Pakistan's former military ruler Pervez Musharraf has been arrested on charges relating to the unlawful detention of judges in 2007.

He appeared at a district court on Friday morning amid heavy security.

He was initially placed under house arrest at his home in Islamabad but later transferred to the police headquarters in the city.

Mr Musharraf has described the cases against him as politically motivated.

Thursday's order to arrest him was an unprecedented move against a former army chief who ruled the country for almost a decade, the BBC's Orla Guerin in Islamabad says.

Although he was present at court when the warrant was issued, police made no attempt to arrest him and he rapidly returned to his home on the outskirts of the city.

UN condemns Syria violence as 'unacceptable'

Rare joint agreement by UNSC demands end to violence and condemns rights abuses by Syrian government forces and rebels.

The UN Security Council has reached a rare agreement on Syria, an issue that has divided it for two years, calling for an end to the escalating violence and condemning human rights violations by Syrian government forces and rebels.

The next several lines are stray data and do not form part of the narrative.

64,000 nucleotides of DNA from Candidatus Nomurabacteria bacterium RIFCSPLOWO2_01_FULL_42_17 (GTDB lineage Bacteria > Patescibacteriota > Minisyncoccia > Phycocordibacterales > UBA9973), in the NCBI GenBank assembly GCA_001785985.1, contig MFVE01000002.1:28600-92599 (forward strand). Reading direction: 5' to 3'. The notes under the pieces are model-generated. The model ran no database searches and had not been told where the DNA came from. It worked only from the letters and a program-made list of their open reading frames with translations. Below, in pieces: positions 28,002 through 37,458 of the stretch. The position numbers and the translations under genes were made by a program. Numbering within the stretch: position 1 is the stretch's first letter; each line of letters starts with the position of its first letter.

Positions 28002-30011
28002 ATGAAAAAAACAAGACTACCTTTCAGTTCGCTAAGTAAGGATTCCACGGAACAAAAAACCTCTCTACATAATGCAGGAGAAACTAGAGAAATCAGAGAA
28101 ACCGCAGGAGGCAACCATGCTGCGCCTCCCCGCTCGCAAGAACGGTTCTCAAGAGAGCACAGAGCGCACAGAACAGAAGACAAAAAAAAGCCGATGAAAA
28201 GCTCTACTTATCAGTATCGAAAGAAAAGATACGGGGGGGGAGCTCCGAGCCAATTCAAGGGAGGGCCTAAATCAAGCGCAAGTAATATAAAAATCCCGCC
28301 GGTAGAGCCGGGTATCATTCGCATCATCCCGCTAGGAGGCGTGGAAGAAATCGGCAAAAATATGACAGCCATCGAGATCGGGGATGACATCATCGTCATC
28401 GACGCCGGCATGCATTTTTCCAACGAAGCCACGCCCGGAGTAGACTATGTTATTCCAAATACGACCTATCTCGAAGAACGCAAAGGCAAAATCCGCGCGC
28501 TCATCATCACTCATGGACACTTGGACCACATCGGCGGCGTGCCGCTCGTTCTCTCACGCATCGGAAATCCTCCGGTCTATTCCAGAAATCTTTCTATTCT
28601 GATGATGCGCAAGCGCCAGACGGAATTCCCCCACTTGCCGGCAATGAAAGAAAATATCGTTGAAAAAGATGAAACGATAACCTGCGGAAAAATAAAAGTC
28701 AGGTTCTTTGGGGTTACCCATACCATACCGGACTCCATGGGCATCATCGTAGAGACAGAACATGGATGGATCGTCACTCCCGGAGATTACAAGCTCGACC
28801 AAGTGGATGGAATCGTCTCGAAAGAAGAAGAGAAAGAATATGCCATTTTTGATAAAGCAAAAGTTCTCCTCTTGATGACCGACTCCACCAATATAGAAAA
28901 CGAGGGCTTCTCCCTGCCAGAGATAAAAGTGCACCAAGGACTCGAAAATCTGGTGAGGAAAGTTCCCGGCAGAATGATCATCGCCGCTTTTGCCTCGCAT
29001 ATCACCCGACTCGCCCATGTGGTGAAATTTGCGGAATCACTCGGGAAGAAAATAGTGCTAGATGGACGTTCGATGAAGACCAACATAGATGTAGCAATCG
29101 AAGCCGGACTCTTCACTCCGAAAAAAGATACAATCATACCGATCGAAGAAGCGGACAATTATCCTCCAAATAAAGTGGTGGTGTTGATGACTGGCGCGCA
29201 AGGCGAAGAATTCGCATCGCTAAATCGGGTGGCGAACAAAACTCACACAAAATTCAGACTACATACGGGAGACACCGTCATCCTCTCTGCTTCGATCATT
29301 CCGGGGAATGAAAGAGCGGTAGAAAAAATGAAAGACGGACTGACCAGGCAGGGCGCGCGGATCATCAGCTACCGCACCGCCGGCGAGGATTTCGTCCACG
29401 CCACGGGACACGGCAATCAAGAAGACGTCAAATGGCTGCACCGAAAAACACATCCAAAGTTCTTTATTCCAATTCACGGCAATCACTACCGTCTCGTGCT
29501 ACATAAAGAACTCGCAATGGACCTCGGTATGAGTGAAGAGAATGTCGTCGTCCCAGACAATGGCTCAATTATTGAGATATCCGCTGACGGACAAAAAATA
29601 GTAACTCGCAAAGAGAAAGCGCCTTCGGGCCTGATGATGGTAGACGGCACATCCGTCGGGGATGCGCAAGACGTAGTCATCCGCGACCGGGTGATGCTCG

"The escalating violence is completely unacceptable and must end immediately," the council said on Thursday in a non-binding statement it referred to as "Press Elements on Syria".

After a discussion on the worsening humanitarian situation in Syria, the 15-nation council also "condemned the widespread violations of human rights by the Syrian authorities, as well as any human rights abuses by armed groups".

The statement came after the UN humanitarian affairs agency asked the Security Council to approve cross-border relief operations into Syria to deliver aid to millions of suffering civilians.

Valerie Amos made the appeal during a public briefing by the UN agency chiefs for humanitarian affairs, refugees, women in conflict and children in conflict.

The officials used the Security Council platform to appeal to the world for pressure to allow relief for Syria's civilians who have been wracked by the ongoing violence.

Dozens killed in Baghdad cafe explosion

Reports of up to 27 dead and dozens more injured in suicide attack on a Baghdad cafe.

  Up to 27 people are reported to have been killed and dozens more injured in a suicide bombing in a Baghdad cafe, a ministry of Interior source has told Al Jazeera.

The source said that a suicide bomber walked into the popular Dubai Cafe crowded with young people late on Thursday and detonated explosives.

The attack occurred ahead of provincial elections scheduled for the weekend.

Al Jazeera's Jane Arraf, reporting from Baghdad, said that the small space in which the suicide bomber detonated meant the injuries were "absolutely horrific."

She said that the Amariyah neighbourhood had been known as an al-Qaeda stronghold before locals turned against the group.